Cerulli consultants predict that just three global investment consulting firms will dominate the field in manager selection within the next five years. These are: the combination of William M. Mercer and Sedgwick Noble Lowndes (which Cerulli predicts will be merged by their parent company, Marsh & McLennan Cos.); Towers Perrin; and Watson Wyatt Worldwide. A fourth company, Frank Russell Co., has been powerful in serving institutional investors in the United Kingdom and Japan, but Cerulli consultants think Russell's new parent company, Northwestern Mutual Life Co., might spin off the consulting arm, complicating its future as a global consultant.
Overseas markets present a huge potential for U.S.-domiciled money managers, which now manage about 14% of the total of non-U.S. retirement plan assets and just 50% of non-U.S. mutual fund assets, said Cerulli consultants. Only about 15% of U.S. managers' assets come from foreign clients. By contrast, about 25% of non-U.S. money managers' assets are from foreign clients.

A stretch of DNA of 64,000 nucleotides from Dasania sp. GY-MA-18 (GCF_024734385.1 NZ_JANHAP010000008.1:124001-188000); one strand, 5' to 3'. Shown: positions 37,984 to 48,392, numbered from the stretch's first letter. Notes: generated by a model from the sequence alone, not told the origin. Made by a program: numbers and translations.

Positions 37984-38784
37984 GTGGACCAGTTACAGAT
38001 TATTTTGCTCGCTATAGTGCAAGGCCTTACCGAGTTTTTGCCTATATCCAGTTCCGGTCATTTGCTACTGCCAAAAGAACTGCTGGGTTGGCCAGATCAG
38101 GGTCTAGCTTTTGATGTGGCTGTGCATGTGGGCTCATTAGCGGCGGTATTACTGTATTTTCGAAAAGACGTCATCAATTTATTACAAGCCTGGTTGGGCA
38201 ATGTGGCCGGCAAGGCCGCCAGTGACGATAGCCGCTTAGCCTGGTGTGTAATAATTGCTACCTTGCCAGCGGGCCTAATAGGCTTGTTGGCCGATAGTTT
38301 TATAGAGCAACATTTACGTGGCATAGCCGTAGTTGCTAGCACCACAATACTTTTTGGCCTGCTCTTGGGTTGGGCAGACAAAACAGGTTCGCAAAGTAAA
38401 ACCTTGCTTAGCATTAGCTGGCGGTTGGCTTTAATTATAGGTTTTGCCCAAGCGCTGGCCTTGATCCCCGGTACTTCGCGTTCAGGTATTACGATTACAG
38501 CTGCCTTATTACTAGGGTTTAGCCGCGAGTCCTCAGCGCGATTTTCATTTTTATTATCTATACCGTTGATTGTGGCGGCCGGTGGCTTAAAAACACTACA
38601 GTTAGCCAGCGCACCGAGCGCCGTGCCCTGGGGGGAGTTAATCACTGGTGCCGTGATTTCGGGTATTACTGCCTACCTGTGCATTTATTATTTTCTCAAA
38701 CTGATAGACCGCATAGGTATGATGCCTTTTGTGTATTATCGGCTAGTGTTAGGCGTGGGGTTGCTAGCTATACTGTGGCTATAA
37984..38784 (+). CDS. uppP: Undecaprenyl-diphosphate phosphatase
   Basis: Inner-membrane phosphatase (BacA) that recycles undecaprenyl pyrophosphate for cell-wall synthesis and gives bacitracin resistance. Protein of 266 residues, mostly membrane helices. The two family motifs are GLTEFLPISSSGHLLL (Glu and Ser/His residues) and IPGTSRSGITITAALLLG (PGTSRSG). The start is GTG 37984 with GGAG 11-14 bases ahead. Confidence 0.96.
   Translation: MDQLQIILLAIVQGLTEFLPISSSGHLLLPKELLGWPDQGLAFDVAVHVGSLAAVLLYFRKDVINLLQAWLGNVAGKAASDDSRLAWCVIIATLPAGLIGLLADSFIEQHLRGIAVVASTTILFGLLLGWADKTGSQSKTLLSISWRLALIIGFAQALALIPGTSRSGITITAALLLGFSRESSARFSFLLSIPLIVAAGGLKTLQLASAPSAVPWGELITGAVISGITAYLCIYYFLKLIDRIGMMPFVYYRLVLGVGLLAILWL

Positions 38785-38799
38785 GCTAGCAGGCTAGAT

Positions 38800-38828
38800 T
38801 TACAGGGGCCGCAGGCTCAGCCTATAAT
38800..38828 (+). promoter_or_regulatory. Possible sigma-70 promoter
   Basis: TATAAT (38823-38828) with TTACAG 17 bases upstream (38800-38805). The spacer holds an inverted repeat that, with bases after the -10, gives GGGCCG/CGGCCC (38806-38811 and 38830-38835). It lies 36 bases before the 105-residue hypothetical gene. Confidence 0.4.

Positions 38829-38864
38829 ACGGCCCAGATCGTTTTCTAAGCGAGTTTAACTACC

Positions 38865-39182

Among the many market penetration strategies the Cerulli report suggests, joint ventures, unless very well thought-out, might not be the best route to global asset management success.
Most joint ventures fail
There were a record number of cross-border joint ventures in 1998 -- 29. About 50% of all cross-border joint ventures were launched in just the past three years.
But their futures might be bleak. Cerulli consultants found 28% of cross-border joint ventures formed since 1979 are now defunct. Of those joint ventures struck before 1996, 52% failed. In fact, the majority of joint ventures announced each year up until 1994 no longer are operational.
Most instigators of cross-border joint ventures were U.S.- and U.K.-based firms. Reasons for failure, according to the report, are as diverse as poor asset growth; contentious partnerships; poor marriages of corporate cultures and cultural expectations; mergers and changes of management or ownership; the U.S. or U.K. partner quickly developing in-house global asset management capabilities; and the institutional market being distrustful of joint venture partnerships.